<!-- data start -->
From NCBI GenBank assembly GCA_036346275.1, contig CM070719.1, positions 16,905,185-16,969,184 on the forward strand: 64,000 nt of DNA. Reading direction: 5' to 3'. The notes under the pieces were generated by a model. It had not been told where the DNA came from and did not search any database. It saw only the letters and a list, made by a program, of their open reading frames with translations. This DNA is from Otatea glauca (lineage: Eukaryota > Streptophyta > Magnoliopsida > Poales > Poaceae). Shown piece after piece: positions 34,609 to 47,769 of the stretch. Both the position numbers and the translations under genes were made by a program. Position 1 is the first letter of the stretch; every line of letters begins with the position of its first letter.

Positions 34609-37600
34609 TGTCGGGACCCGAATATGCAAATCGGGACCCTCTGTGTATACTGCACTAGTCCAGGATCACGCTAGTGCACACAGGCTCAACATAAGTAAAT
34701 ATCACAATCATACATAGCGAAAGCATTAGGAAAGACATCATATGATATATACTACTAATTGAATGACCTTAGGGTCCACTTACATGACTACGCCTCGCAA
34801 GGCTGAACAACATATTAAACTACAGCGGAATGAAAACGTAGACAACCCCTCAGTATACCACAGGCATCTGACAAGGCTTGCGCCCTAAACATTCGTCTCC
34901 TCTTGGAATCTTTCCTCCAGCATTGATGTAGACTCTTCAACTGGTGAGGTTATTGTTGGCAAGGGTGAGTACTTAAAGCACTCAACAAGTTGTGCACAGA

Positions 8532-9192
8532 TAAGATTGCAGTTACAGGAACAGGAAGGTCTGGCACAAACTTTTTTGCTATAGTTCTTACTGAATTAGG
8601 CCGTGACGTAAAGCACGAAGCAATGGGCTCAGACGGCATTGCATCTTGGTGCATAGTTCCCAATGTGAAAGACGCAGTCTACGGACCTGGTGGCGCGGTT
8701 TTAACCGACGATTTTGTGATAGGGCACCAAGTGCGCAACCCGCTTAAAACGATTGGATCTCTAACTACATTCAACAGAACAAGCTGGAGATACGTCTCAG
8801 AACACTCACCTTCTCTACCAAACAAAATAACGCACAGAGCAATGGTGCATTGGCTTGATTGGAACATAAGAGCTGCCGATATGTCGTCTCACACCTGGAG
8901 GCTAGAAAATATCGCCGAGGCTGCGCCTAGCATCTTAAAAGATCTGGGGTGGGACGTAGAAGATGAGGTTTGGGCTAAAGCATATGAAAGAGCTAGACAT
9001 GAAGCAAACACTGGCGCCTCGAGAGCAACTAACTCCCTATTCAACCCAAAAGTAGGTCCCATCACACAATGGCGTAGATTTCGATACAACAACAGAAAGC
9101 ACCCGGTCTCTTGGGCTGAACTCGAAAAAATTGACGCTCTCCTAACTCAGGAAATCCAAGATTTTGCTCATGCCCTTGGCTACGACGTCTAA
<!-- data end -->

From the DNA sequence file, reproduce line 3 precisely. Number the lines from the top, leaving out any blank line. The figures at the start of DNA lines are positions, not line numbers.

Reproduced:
34609 TGTCGGGACCCGAATATGCAAATCGGGACCCTCTGTGTATACTGCACTAGTCCAGGATCACGCTAGTGCACACAGGCTCAACATAAGTAAAT